Ireland: A Guide To MiFID Investment Services In Ireland


Pan-European Regime for the Financial Services Industry

The Markets in Financial Instruments Directive ("MiFID") came into force on 1 November 2007. It comprises three main pieces of legislation; the Level 1 "MiFID Directive" being Directive (2004)/39/EC) and the Level 2 measures implementing the MiFID Directive being the Commission Directive (2006/73/EC) and Commission Regulation 1287/2006 (collectively referred to as "MiFID I"). MiFID marked the introduction by the European Union of a new and broad ranging, pan European regime for the financial services industry. MiFID represented one of the key elements of the EU's Financial Services Action Plan, a set of EU legislation which was introduced with the objective of producing an effective single financial services market in the EU. MiFID establishes a regulatory framework for the provision of investment services by investment firms. It imposes obligations on investment firms relating to conduct of business rules and their organisational structure.

The European Commission's objectives in terms of MiFID are to open up trading in securities to competition so as to reduce transaction costs for investors, to apply equivalent regulatory rules to different market models which perform similar functions and to enhance, standardise and harmonise investor protection across the EU. These objectives give effect to the broader EU Treaty objective of creating a single market in financial services in the EU.

In December 2010, the European Commission published a consultation paper relating to proposed amendments to MiFID I. Following that consultation process, the European Commission published draft legislative proposals in the form of a draft Directive and a draft Regulation, referred to together as the "draft MiFID II Legislation" in October 2011. The draft MiFID II Legislation includes potentially comprehensive reforms to the existing regulatory regime. The proposals introduce a range of measures which seek to address deficiencies in the MiFID I regime exposed by the financial crisis. It focuses in particular on addressing problems that have arisen from the expansion in OTC trading in comparison with trading on exchanges and the related issue of transparency of such trading. MiFID II carries fundamental implications for the nature and shape of financial markets by shifting trading from the more opaque OTC market to more transparent organised markets. Please see section entitled "MiFID II – Proposed Changes" for further information.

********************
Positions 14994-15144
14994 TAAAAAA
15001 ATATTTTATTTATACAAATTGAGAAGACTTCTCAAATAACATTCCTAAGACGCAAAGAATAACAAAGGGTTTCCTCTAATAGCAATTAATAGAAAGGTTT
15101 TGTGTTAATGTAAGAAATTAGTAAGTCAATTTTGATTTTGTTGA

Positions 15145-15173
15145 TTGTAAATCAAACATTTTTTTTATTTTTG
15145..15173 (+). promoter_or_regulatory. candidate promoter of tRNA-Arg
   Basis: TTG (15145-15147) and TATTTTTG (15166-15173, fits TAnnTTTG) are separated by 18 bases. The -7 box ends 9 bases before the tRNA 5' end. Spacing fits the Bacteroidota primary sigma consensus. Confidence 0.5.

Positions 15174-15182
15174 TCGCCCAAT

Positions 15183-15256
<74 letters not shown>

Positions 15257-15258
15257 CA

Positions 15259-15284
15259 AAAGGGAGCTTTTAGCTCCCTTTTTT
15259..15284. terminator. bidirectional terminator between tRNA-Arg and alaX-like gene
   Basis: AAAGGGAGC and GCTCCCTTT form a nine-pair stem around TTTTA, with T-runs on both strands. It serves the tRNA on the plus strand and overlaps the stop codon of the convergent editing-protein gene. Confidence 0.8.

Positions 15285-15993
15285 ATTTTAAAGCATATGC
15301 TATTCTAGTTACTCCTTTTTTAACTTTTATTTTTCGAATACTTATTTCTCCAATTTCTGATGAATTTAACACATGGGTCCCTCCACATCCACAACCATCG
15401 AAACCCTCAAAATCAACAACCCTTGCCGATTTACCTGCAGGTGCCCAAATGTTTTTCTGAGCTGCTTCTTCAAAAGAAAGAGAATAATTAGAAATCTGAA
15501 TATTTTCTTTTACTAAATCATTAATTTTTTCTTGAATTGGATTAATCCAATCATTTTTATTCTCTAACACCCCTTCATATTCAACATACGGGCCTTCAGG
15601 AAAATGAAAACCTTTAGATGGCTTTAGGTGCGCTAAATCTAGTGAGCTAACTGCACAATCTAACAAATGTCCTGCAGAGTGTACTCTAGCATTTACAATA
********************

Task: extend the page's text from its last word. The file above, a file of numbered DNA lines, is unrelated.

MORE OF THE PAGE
Investment firms which provide investment services to third party clients or conduct, on a professional basis, investment activities in relation to certain financial instruments may be within the scope of MiFID.

Broadly speaking, the types of firm likely to fall within MiFID's scope include:

  • retail banks;
  • investment banks;
  • portfolio managers (excluding firms acting as managers of collective investment schemes);
  • stockbrokers and broker-dealers;
  • many futures and options firms;
  • corporate finance firms;
  • wholesale market brokers;
  • operators of Regulated Markets ("RMs") and Multilateral Trading Facilities ("MTFs");
  • providers of custody services, and
  • commodities and venture capital firms.

Regulation of Investment Firms

MiFID requires that member states of the EEA1 ("Member States") must license and regulate investment firms carrying out investment services in their jurisdiction.

It also establishes high-level organisational and conduct of business standards that apply to all investment firms. These standards include managing conflicts of interest, best execution, customer classification, suitability requirements for customers and pre-trade and post-trade transparency requirements. The draft MiFID II Legislation contains proposals to enhance these high level organisational and conduct of business standards.


MiFID also requires that Member States recognise investment firms licensed in other Member States and permit such investment firms to operate within their jurisdiction without imposing any further requirements on them.

The access rights of third country firms (i.e. non-Member States) is not harmonised under MiFID and is therefore subject to national laws; currently national regulators impose equivalency requirements on third country firms operating in their territories. The draft MiFID II Legislation contains proposals to permit third country firms that wish to provide cross border investment services across the EEA to do so on the basis of a passport. Please see section entitled 'MiFID II – Proposed Changes' for further information.